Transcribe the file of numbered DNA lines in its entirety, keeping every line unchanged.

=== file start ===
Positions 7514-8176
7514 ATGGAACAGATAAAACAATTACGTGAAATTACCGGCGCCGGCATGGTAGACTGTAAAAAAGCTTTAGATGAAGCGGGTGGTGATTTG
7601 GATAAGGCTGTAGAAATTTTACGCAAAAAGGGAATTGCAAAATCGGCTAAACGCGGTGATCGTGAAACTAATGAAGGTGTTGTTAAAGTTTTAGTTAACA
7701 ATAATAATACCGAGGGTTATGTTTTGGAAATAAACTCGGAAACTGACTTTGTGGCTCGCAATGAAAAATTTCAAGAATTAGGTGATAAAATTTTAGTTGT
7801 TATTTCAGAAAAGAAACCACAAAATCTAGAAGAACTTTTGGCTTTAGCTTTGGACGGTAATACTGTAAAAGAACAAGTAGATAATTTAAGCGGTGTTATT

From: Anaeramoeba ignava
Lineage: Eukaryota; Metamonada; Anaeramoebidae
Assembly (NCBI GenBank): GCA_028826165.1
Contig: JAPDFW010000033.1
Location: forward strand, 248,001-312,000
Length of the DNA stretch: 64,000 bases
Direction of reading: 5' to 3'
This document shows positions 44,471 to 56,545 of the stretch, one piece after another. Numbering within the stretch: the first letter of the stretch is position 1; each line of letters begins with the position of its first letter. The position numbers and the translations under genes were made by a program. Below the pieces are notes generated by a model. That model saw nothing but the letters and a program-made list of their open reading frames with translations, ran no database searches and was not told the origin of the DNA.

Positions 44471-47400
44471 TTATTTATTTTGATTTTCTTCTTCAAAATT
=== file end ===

Positions 7514-8176
7514 ATGGAACAGATAAAACAATTACGTGAAATTACCGGCGCCGGCATGGTAGACTGTAAAAAAGCTTTAGATGAAGCGGGTGGTGATTTG
7601 GATAAGGCTGTAGAAATTTTACGCAAAAAGGGAATTGCAAAATCGGCTAAACGCGGTGATCGTGAAACTAATGAAGGTGTTGTTAAAGTTTTAGTTAACA
7701 ATAATAATACCGAGGGTTATGTTTTGGAAATAAACTCGGAAACTGACTTTGTGGCTCGCAATGAAAAATTTCAAGAATTAGGTGATAAAATTTTAGTTGT
7801 TATTTCAGAAAAGAAACCACAAAATCTAGAAGAACTTTTGGCTTTAGCTTTGGACGGTAATACTGTAAAAGAACAAGTAGATAATTTAAGCGGTGTTATT

From: Anaeramoeba ignava
Lineage: Eukaryota; Metamonada; Anaeramoebidae
Assembly (NCBI GenBank): GCA_028826165.1
Contig: JAPDFW010000033.1
Location: forward strand, 248,001-312,000
Length of the DNA stretch: 64,000 bases
Direction of reading: 5' to 3'
This document shows positions 44,471 to 56,545 of the stretch, one piece after another. Numbering within the stretch: the first letter of the stretch is position 1; each line of letters begins with the position of its first letter. The position numbers and the translations under genes were made by a program. Below the pieces are notes generated by a model. That model saw nothing but the letters and a program-made list of their open reading frames with translations, ran no database searches and was not told the origin of the DNA.

Positions 44471-47400
44471 TTATTTATTTTGATTTTCTTCTTCAAAATT